How to Organize your Wedding Guest List in Excel

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Does it feel like your wedding planning to-do list never ends? How will you keep track of all of those RSVPs? Gifts? Food allergies?

If you’re feeling overwhelmed, then it’s time to learn how to organize your wedding guest list in Excel.

Be the bride who has it all together–the one who sends thank you cards on time and remembers Aunt Mae’s gluten allergy. Quickly pass along meal selections to your caterer. Know the names of every plus one. Make your seating plan in a snap.

Imagine how relieved you’ll feel when you can easily keep track of RSVPs, meal choices, phone numbers, and more–all in one place.

Today, I am spilling the beans on how to organize your wedding guest list in Excel. Not only is this useful for wedding invitation addressing, but it will also help you keep track of RSVPs and meal selections, get a final headcount before the big day, develop your seating chart, and write thank you notes.

Here’s how to organize your wedding guest list in Excel… orrrr skip the DIY and get my Excel template below.

    1| How to organize your wedding guest list in Excel.

    Organizing your wedding guest list prevents last-minute headaches. That's why I recommend creating it in Excel or Google Sheets, rather than writing it down on paper or creating a Word document. Excel will allow you to keep all of your guest list details in one place–like meal selections, gifts received, and more–and you can keep track of every event too, from your bridal showers to your rehearsal dinner.

    To get started, open up an Excel document on your computer. Next, create a columns such as:

    • Guest Name

    • Address

    • Phone Number

    • Email Address

    • Number of Guests Invited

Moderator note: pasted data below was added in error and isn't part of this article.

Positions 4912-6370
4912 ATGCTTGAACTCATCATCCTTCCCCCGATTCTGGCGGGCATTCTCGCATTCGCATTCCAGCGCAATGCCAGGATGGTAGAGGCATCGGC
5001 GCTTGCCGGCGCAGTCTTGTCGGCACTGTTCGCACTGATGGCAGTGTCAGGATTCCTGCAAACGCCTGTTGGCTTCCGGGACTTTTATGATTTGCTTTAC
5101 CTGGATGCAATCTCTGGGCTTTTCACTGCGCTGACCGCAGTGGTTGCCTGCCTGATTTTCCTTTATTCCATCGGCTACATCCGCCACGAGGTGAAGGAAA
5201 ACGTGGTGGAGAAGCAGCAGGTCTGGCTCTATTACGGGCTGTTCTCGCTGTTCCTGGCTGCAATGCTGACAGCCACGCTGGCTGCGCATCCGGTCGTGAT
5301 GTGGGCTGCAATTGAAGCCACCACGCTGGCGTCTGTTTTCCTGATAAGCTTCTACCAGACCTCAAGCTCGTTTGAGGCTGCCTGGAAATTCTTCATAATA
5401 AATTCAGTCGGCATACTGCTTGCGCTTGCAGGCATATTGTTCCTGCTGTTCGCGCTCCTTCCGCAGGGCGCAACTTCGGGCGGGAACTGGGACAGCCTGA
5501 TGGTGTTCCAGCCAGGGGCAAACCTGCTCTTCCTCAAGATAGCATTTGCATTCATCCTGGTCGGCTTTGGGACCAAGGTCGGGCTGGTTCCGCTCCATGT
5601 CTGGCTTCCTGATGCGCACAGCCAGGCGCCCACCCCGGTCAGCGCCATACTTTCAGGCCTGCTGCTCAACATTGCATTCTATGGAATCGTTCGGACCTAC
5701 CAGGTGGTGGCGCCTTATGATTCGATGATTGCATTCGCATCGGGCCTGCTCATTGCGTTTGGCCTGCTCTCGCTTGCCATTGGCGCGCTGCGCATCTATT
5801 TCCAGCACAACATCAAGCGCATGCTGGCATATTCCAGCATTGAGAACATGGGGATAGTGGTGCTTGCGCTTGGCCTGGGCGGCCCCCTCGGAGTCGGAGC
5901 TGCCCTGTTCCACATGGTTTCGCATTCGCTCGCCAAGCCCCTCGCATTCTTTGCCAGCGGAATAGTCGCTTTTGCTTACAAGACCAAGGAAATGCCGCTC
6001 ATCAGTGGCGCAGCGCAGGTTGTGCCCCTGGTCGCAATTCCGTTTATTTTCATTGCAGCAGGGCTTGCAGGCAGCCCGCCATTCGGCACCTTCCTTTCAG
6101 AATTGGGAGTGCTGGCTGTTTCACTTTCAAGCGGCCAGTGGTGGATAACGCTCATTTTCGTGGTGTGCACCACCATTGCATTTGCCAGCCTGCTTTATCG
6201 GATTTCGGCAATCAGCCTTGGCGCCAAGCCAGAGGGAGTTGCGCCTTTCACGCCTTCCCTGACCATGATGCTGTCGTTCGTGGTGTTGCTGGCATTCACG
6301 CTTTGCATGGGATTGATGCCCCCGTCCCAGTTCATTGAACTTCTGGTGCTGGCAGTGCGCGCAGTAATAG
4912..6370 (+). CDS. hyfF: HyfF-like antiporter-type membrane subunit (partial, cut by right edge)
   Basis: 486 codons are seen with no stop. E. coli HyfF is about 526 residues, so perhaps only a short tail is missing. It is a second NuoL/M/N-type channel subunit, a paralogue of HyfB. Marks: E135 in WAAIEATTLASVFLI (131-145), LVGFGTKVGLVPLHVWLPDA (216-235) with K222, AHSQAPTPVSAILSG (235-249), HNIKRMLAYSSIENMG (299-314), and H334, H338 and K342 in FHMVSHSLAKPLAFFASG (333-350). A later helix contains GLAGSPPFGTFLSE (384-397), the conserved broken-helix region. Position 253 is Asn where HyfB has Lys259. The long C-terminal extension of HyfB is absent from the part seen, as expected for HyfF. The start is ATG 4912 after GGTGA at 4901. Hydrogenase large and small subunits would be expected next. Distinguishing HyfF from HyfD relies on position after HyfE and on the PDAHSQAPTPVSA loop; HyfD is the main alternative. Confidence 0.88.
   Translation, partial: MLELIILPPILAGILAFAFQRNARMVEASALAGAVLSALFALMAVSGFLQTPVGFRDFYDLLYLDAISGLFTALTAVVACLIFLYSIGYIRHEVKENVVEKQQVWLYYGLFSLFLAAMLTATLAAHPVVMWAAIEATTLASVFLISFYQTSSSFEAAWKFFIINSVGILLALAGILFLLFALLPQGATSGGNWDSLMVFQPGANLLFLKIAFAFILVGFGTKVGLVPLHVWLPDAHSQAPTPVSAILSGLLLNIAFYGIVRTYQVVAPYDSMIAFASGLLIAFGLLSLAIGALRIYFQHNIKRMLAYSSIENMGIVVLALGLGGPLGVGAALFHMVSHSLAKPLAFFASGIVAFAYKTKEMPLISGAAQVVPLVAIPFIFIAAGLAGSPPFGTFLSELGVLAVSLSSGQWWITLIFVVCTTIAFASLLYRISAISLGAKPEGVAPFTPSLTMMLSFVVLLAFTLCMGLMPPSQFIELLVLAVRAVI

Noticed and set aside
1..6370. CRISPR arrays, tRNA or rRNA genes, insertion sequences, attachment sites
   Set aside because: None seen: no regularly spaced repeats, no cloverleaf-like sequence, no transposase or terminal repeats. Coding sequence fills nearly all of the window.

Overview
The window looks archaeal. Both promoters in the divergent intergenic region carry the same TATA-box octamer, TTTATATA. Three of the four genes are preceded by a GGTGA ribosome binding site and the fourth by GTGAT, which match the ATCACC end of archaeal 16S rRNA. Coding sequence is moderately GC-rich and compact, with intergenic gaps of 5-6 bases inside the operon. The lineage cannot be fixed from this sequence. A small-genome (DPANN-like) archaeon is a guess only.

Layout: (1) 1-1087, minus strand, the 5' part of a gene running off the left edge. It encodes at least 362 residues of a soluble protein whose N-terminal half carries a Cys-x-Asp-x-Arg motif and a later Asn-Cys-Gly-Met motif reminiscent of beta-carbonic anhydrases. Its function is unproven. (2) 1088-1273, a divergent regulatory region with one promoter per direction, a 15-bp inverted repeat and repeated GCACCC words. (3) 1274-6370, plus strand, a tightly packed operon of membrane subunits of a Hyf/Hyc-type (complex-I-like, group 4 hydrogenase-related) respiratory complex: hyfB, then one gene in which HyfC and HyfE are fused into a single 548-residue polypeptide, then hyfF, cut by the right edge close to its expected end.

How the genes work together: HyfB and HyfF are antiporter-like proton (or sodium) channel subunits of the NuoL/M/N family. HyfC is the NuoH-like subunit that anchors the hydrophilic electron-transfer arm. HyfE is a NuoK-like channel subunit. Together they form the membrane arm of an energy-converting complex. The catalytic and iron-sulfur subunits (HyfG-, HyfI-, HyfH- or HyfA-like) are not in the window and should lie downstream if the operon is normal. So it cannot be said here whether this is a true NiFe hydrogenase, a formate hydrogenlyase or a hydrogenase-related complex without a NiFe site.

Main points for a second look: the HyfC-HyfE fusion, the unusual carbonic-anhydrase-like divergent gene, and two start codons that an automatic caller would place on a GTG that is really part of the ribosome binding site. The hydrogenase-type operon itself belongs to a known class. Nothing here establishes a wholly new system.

• RSVP Received

    • Dietary Restrictions

    • Gift Description

    Those are just a few column suggestions, although your column names may vary.

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    2| Use separate columns for each: street address, city, state and zip code.

    If you are having addresses printed, many professional print shops will require a separate column for the guest's name, street address, city, state and zip code. (This is how I set up envelopes for address printing!) If you already have this divided up in your original spreadsheet, it may save you the trouble of having to copy it over into a new form.

    Otherwise, it's just a really nice, clean way to view all addresses without seeing everything jumbled together in one column.

    3| Change zip code column cells to "zip code" or "text".

    When a zip code begins with "0", Excel drops the zero. So if you have guests in the northeastern United States, a "01102" suddenly becomes "1102". Thankfully, there is a quick fix. In Excel, select the entire zip code column . Then click format > cells > special > zip code.

    4| Have one column for "number of guests invited" and another column for "number of guests attending".